Friday, August 30, 2013

Poetry Friday: Linda Pastan

I had a dream last night that I had been kidnapped.  I had managed to escape from the kidnapper, but he was still in the house, and I didn't want him to hear me.  I was sneaking around and being as quiet as I could, but guess who else was there?  In the inexplicable way of dreams, all of my middle school students.  And they wouldn't be quiet.  I was shushing them and explaining in a tearful whisper that our lives were in danger if they wouldn't stop talking.  They were behaving just like they do at the beginning of silent reading every day, except without that glorious moment when everyone finally relaxes into a book and there's that beautiful reading zone hush.  I woke up in a cold sweat.

So that dream pretty much shows you where my mind is these days.  I always forget what a job it is to break in a new batch of seventh graders, and we have changes this year in schedule, resulting in different pacing; it's a better fit, but it just takes time to get used to.  I feel swamped in grading, as though I never get out from under it.  I have no time or mental energy to think a thought.

Someone shared this poem on Poetry Friday a couple of weeks ago, and I've had it open on my desktop ever since.  This is where my writing is now; it's not happening.  In spite of all the other things going on in my brain, I need to, like Linda Pastan, "decide not to stop trying."

Here's her poem:

Rereading Frost

Linda Pastan

Sometimes I think all the best poems
have been written already,
and no one has time to read them,
so why try to write more?

At other times though,
I remember how one flower
in a meadow already full of flowers
somehow adds to the general fireworks effect

as you get to the top of a hill
in Colorado, say, in high summer
and just look down at all that brimming color.

Here's the rest of the poem, including where she decides not to stop trying.

And here's today's Poetry Friday roundup.

11 comments:

Myra Garces-Bacsal from GatheringBooks said...

Hi there Ruth, my 11 year old daughter just entered middle school so I can probably sympathize with your dreams (sounds more like a nightmare, really). :) Beautiful poetry. We can never have enough flowers, nor enough poems.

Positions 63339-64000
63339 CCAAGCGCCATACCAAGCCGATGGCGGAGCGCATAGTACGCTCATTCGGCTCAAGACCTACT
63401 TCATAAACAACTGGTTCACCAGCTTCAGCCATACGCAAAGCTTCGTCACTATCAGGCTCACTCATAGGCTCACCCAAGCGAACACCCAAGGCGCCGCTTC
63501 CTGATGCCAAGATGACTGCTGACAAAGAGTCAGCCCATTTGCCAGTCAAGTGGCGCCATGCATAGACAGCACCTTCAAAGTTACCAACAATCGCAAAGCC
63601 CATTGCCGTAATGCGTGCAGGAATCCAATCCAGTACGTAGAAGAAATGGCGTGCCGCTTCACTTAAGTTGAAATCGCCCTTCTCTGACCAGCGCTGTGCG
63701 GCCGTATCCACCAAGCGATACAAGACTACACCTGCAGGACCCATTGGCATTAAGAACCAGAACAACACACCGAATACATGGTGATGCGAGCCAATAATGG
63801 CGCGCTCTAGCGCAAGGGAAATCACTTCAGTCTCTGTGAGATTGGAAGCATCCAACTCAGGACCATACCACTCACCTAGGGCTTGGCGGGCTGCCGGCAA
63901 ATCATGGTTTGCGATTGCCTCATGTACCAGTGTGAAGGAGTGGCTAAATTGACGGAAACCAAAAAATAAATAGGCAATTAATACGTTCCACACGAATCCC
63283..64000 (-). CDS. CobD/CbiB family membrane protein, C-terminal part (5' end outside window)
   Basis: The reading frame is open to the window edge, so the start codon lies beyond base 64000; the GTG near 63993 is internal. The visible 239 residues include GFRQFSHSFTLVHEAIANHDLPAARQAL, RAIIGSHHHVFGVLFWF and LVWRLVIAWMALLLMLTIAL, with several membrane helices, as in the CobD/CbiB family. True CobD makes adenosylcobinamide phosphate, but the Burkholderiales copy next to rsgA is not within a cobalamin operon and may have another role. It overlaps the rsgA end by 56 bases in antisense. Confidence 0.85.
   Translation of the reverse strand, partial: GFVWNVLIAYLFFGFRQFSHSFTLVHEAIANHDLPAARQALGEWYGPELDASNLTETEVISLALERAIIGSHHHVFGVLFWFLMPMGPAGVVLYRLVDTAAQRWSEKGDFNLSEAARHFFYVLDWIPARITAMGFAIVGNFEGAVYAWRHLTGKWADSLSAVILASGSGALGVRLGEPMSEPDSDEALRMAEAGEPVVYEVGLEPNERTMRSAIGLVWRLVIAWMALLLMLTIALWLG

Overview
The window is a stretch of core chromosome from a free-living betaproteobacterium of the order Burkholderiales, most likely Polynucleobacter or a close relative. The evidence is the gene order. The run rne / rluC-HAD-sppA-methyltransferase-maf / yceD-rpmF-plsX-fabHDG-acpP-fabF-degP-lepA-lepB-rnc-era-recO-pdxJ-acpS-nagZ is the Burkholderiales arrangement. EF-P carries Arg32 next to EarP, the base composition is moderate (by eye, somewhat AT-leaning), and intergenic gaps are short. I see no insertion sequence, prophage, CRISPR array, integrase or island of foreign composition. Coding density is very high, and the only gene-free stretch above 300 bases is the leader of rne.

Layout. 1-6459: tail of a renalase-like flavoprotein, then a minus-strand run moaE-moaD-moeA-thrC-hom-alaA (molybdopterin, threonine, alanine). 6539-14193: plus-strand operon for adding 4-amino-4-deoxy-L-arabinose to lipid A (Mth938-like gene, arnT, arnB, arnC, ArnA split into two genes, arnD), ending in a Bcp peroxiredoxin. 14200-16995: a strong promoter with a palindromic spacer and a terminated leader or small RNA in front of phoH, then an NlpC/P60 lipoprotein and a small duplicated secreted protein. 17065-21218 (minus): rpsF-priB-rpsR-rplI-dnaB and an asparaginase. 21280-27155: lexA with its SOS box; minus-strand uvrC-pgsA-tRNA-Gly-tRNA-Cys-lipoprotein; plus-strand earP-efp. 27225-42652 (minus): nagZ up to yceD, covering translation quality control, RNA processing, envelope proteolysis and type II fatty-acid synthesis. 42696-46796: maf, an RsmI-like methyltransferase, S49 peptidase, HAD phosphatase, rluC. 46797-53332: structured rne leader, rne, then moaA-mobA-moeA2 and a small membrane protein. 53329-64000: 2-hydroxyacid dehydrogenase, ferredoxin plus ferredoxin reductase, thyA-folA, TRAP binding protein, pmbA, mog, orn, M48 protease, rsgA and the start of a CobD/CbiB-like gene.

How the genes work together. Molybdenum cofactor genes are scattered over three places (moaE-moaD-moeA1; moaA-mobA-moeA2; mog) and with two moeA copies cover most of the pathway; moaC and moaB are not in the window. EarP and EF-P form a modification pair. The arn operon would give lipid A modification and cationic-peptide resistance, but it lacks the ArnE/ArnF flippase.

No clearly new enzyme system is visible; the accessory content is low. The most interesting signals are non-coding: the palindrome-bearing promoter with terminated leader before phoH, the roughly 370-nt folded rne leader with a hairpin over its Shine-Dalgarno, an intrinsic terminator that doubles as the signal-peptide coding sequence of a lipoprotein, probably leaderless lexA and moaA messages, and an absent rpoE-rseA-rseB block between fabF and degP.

LInda Baie said...

Oh my, Ruth, what a dream (nightmare?) I do love this poem, as all Linda Pastan's poems are, so thoughtful, and helpful, as it seems to have helped you! I hope things smooth out, and I taught those middle schoolers for years, I know things will. Just takes time! Thanks and best wishes, Ruth!

jama said...

What a troubling nightmare. Always tricky at the beginning until things settle in. Have a great school year, Ruth!

iza said...

Oh the angst of a new school year... May it be a great one! Lovely poem. Thanks!

Doraine Bennett said...

Bless you, sweet teacher! I do love this poem. I have not read it before and I relate completely. What a wonderful image--that silvery ping.

BJ Lee said...

Ruth - thanks for posting this poem. I love it! That was quite a dream - nightmare really! I hope your days settle down and you find some time for writing.

Mary Lee said...

I missed this one the first time around. Thanks for re-sharing.

I need that reminder to not stop trying, too.

Sign me
Swamped in Grading (just like you),
Mary Lee

Michelle Heidenrich Barnes said...

I think the only thing that could have made that dream more of a nightmare is if you discovered you were only in your underwear! Hang in there, the routine will fall into place soon... at least that's what I keep telling myself.

Becky Shillington said...

Thank you so much for sharing this poem, Ruth. It brought a lump to my throat--I feel similar to this often. As writers, we all do. It is nice to see that someone else "gets it" too! Hope you are having good dreams again by now! = )

Tabatha said...

Wishing you well as you show a new group of seventh graders the ropes!

Author Amok said...

Hi, Ruth. I just finished reading Divergent. Your post reminded me of the scenes where the main character has to face her fears in a simulated reality. Her best coping mechanism, slowing her heartbeat and breathing down and relaxing. I hope you were able to do the same and enjoy back to school!